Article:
Report looks at impact of constructing plant, then the impact once Epitome Energy is operational here
The University of Minnesota Extension Center for Community Vitality, in partnership with Crookston Housing & Economic Development Authority, conducted a report of the potential economic impact and basis analysis of a soybean crush and biodiesel facility that would be built on Crookston’s south end. The report was authored by Brigid Tuck, Edward Usset, and Rani Bhattacharyya, who presented to Tuesday’s Epitome Energy project audience at Valley Technology Park.
The 100-acre soybean crush and biodiesel facility in Crookston could generate millions of dollars in economic activity and support hundreds of jobs both during construction and during the facility’s operation. Plus, when fully operational, the facility could narrow the discount and raise the soybean basis.
Here are some numbers associated with the potential economic impact of the facility pointed out in the study:
• The construction of the new facility could generate $134 million in economic activity and support 820 jobs
• Operation of the new facility could generate $322.8 million in new economic activity and support 330 new jobs
• When fully operational, the new facility could narrow the discount by an estimated $0.10 to $0.20 per bushel
• Operation of the new facility could generate $323.9 million of new economic activity in the 11-county region which includes Becker, Clay, Clearwater, Kittson, Mahnomen, Marshall, Norman, Pennington, Polk, Red Lake, and Roseau counties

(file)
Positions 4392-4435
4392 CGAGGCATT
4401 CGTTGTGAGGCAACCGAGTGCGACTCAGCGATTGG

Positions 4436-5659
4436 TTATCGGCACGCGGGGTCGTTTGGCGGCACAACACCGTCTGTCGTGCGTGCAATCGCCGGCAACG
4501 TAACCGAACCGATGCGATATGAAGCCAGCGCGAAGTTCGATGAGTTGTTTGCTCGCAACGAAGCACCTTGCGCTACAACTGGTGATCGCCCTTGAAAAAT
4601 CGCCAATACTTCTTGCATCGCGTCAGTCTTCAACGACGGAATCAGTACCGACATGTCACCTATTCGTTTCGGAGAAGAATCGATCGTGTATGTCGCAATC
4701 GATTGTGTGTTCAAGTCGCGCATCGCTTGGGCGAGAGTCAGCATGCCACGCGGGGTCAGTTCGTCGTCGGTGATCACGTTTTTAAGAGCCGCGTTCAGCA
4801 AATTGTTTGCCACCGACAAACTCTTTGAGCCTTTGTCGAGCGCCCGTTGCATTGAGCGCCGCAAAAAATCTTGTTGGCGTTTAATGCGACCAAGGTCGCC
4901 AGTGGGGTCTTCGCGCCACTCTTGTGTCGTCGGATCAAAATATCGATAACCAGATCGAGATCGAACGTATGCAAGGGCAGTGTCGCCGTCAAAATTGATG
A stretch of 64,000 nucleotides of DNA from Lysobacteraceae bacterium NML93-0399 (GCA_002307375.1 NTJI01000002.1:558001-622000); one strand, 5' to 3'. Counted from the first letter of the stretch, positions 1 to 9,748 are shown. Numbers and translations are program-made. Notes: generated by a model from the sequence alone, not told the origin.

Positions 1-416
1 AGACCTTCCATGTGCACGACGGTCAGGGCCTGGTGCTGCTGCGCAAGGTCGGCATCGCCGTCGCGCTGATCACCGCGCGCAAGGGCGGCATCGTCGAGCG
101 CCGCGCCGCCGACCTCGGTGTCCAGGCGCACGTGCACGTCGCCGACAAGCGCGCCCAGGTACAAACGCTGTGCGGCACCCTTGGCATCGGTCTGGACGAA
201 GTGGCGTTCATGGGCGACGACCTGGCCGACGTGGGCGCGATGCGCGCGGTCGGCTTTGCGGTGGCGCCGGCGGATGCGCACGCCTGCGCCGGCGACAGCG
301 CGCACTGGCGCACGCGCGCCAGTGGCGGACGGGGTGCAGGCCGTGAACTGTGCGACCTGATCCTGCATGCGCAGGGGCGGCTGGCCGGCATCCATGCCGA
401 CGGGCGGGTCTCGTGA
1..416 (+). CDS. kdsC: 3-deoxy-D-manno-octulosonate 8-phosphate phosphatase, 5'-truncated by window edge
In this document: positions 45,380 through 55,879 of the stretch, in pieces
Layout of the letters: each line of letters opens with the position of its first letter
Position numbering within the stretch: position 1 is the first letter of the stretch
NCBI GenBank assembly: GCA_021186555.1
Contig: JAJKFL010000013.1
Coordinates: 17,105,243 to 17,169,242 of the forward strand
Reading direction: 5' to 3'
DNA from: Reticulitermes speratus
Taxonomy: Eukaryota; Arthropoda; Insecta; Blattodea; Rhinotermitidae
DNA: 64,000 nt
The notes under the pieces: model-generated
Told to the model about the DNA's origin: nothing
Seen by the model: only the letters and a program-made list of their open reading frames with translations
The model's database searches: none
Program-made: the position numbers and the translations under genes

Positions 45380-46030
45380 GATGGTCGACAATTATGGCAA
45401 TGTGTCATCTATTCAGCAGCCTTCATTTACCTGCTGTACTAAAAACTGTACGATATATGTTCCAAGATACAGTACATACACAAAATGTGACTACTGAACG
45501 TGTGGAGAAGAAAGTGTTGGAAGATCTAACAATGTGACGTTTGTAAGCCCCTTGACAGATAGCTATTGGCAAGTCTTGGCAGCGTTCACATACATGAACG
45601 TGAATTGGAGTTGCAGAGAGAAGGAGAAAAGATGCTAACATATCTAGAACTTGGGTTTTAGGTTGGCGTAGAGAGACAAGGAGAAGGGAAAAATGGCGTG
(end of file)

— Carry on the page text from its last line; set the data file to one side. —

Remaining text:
• Soybean purchases could support $58.9 million in farm-related output, including $12.2 million in labor income
Soybean production in Northwest Minnesota has more than tripled since 1997 and Polk County farmers planted 326,000 acres of soybeans in 2018, the highest acreage of any Minnesota county. Soybeans are the primary source for biodiesel and Minnesota allegedly does not produce enough biodiesel to meet their current mandate. The proposed facility in Crookston, the report outlined, presents a business opportunity.
The new facility could process 65,000 bushels a day or close to 22 million annually based on a 333-day operational year, Epitome Energy’s Dennis Egan told Tuesday’s crowd. It could also produce 30 million gallons of biodiesel per year and crush soybeans into meal that could be processed for animal feed.
The proposed crush and biodiesel plant will cost approximately $281.4 million annually to operate, the study says. The largest expense will be purchasing soybeans for the plant, accounting for 84 percent of expenditures.
Top industries affected by the operations of the proposed facility include food and drinking places, agriculture support services, real estate, wholesale trade, rail transportation, professional and scientific services, postal service, couriers and messengers, grant-making and similar organizations, hospitals and social assistance entities.